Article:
COUNTING ON A COUNTESS (The London Underground #2)
By Eva Leigh
Publisher: Mills & Boon
Publication Date: 24th January 2019 (Paperback)
Format: Paperback (384 pages)
For a shameless libertine and a wily smuggler in the London Underground, marriage is more than convenience—it’s strategy…
Christopher “Kit” Ellingsworth, war veteran and newly minted Earl of Blakemere, buries his demons under every sort of pleasure and vice. His scandalous ways have all but emptied his coffers…until a wealthy mentor leaves him a sizeable fortune. The only stipulation? He must marry within one month to inherit the money. Kit needs a bride and the bold, mysterious Miss Tamsyn Pearce seems perfect.
Husband hunting isn’t Tamsyn’s top priority—she’s in London to sell her new shipment of illicit goods—but she’s desperate for funds to keep her smuggling operation afloat. When a handsome earl offers to wed her and send her back to Cornwall with a hefty allowance, Tamsyn agrees. After all, her secrets could land her in prison and an attentive, love-struck spouse could destroy everything.
But when an unexpected proviso in the will grants Tamsyn control of the inheritance, their arrangement becomes anything but convenient. Now, Kit’s counting on his countess to make his wildest dreams a reality, and he plans to convince her, one pleasurable seduction at a time. (Goodreads)
Having read and rather liked From Duke Till Dawn, I was rather looking forward to reading Counting On A Countess. In most aspects this book didn’t disappoint, but while I did enjoy the book there were a few niggling parts that resulted in me not enjoying the book to its full.
First of all, the Good
To pardon the pun, Kit is a major saving “grace” to this book. He is that lovable rouge that you can’t help falling for. During the initial stage of the relationship and very early on in the book, I imagined each line of dialogue said with a cheeky smile and twinkle in his eye. The way in which Leigh has written Kit, at least on the outset, just seemed to bring the stereotypical dashing libertine rouge to life on the page.
However, behind closed doors, you begin to see that there is more than this façade Kit puts on when in public and this is what elevates him as a character. Since Kit has gained his Earldom from his courage and honour on the battlefield, against Napoleon. Through his time at war, you begin to see the profound affect on him and at times he finds it difficult to slip back into society’ life. I began to see why he acted and continues to act in such a way. My heart went out to him and I really did want him to find peace and happiness. Though I didn’t necessary agree that the idea of a Pleasure Garden as a way to do this, I did get why he felt so passionate about the project.
This may be a historical romance and I admit that I have no experience in the matter, I did feel that Leigh treated the subject of PTSD in a sensitive manner, through Kit.
The Chemistry between Kit and Tamsyn.
This was conveyed almost like a perfectly choreographed dance. Though it is clear that they are attracted to each other, each persons circumstance forces them to marry first and then try to find out more about the other person. The push and pull between the two characters is a joy to witness. At times, with each step towards each other, the secrets they hide seems to force them to take two steps back. This found me practically screaming at one or the other to just tell the other the truth. It just adds to the tension and chemistry between them, until it boils over to a very satisfying coming together of the two of them.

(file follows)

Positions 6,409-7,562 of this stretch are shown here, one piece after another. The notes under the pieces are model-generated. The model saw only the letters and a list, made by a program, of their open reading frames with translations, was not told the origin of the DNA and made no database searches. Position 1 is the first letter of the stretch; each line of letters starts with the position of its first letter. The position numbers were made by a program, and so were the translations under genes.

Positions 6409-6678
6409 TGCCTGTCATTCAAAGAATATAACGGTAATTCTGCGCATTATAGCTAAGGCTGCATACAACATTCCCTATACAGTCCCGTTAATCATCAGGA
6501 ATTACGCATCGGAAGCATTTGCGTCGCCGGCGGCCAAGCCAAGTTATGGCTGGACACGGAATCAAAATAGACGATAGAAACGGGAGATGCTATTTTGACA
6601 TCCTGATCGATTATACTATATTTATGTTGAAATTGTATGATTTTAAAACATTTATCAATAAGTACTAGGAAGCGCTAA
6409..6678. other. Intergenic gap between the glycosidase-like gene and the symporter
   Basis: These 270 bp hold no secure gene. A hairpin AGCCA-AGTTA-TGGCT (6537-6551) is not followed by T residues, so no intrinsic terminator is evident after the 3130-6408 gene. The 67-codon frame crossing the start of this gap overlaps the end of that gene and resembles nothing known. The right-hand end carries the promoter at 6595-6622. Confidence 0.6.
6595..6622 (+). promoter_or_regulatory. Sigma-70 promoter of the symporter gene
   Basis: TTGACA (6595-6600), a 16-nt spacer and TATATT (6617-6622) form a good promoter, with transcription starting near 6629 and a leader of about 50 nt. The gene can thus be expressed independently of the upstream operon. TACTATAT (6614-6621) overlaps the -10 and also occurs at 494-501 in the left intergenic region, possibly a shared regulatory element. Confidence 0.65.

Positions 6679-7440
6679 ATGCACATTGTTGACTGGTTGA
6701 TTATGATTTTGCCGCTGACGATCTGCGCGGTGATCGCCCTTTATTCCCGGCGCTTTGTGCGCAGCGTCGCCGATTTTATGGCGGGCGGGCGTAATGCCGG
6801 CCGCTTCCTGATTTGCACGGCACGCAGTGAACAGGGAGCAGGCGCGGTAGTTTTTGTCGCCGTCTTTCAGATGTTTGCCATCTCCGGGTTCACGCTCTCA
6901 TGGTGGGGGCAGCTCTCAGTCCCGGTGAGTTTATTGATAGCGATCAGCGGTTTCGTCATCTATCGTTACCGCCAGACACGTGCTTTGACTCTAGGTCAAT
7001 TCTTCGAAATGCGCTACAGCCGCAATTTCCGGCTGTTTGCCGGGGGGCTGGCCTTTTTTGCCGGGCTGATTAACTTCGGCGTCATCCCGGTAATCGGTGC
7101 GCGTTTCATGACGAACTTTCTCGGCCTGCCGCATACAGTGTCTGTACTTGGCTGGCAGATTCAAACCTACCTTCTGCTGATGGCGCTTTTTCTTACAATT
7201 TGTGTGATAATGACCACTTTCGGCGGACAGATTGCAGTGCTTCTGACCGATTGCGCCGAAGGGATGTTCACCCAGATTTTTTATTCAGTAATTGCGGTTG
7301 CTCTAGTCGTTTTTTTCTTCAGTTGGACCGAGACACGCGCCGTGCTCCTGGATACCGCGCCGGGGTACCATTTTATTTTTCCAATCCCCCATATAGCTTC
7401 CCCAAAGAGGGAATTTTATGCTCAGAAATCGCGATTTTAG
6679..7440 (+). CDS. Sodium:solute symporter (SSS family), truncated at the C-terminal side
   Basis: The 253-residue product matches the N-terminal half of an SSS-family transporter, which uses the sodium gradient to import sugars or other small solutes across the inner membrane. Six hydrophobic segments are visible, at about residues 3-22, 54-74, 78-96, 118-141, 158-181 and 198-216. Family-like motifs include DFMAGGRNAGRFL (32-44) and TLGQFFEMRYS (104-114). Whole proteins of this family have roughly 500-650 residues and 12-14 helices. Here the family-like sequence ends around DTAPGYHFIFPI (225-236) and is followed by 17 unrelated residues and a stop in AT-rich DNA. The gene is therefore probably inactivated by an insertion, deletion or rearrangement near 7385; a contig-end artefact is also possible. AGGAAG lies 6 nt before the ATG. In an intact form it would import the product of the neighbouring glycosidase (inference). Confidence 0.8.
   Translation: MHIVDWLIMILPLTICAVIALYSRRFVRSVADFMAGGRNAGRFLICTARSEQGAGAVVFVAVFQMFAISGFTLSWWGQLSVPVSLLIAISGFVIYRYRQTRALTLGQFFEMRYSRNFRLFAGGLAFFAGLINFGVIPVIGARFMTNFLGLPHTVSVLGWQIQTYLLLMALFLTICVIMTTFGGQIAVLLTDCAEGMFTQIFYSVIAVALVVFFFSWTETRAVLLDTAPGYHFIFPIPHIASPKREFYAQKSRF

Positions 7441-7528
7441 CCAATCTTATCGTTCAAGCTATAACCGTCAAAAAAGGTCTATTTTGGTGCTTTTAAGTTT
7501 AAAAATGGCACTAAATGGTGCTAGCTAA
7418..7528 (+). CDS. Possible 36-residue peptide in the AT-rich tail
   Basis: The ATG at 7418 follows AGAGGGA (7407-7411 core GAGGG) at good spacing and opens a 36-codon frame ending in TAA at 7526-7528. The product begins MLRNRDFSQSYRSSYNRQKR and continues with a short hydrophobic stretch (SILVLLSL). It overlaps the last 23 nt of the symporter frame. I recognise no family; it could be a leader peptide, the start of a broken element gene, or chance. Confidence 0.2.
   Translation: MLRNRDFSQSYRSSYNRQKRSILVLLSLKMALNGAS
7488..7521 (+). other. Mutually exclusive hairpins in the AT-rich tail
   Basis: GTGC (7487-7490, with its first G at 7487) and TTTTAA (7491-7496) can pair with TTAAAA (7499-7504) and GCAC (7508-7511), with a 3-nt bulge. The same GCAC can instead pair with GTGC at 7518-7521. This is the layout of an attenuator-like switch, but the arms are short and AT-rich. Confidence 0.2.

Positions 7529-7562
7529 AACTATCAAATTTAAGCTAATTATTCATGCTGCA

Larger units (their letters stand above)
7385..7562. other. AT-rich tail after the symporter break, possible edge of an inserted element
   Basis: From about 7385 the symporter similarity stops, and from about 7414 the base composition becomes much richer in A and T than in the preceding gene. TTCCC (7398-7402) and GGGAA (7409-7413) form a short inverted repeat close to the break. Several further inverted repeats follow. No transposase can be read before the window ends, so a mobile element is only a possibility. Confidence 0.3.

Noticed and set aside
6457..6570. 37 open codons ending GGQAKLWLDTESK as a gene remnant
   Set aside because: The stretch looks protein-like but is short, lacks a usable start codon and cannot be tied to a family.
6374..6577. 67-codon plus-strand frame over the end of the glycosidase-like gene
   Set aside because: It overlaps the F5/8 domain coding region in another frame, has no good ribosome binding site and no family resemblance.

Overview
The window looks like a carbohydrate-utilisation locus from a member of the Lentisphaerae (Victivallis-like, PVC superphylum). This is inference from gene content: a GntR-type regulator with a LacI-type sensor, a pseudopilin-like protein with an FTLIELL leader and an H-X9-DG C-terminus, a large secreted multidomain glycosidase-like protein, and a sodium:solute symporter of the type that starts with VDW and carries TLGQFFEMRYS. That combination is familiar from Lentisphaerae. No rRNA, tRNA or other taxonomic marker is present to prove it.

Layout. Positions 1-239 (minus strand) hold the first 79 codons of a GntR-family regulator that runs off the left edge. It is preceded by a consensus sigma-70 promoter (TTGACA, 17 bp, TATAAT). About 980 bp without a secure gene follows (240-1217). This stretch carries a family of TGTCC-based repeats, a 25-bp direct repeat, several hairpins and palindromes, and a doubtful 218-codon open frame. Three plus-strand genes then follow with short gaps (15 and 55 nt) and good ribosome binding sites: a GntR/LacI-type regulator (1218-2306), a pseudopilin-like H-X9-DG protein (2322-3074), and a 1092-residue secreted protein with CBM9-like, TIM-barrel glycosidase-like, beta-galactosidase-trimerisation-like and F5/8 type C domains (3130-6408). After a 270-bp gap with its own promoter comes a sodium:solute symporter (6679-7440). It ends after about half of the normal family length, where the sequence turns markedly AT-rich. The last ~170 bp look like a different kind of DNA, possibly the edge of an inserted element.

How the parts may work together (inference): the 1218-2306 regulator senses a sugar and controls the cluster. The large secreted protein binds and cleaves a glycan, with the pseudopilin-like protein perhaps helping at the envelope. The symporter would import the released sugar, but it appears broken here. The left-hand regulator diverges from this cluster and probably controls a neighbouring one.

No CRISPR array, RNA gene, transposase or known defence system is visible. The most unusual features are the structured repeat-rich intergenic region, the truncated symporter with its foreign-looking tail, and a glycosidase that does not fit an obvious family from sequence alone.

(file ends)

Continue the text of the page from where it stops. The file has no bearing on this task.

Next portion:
The Spanner in The Works (i.e. The Clause in the Will)
First off, I get why there needed to be a spanner in the works for Kit to get the inheritance (above the one where Kit must marry in 30 days), where Tamsyn is the one that controls the purse strings. It adds another obstacle to the HEA, but here is what I found troubling about it. Why did it have to be Kit’s bride that gave the ok? In this time period, women of that level of society were not generally expected to have that skillset. So, what if Kit had married a more pliable bride? He could have easily sold her the idea of the pleasure garden and then they would have been bankrupt.
On retrospect, it could be said that the person who left Kit his inheritance, might have been so in awe of his perfect wife and marriage that he put that in the will, but it still has so many flaws in it. A practical way around this would have been to have a lawyer or accountant to hold the purse strings over them both and then THEY would give the greenlight to any major purchases. Yes, this may have meant that a big part of the plotline is null and void, but I couldn’t shake the impracticality of it.
Though I have said indifferent, I think I mean that I had very conflicting feelings about Tamsyn. For the most part I did like her as a character. She had courage and guts about her in dealing with a very difficult set of circumstances. It was very clear that she felt conflicted about deceiving Kit over her plans for the money and I did admire the fact that she wanted to look after those people in Newombe, yet I never fully warmed to her as I did to Kit. At times I felt she was very selfish in her thoughts and actions, even though with her difficult backstory, I could understand why. There was just something about her that prevented me from truly rooting for her, as I did with Cassandra, the heroine from the first book.
Counting On A Countess is a really entertaining read and I do enjoy the bucking of the genre, where the female characters are the ones with more murky backgrounds. There is no doubt that Leigh has a real gift for creating complex characters, but in this instance the book just failed to hit the spot. This is not to say that I cannot wait to read the third book in the series as it is about the mysterious owner of the underground club The Orchid Club.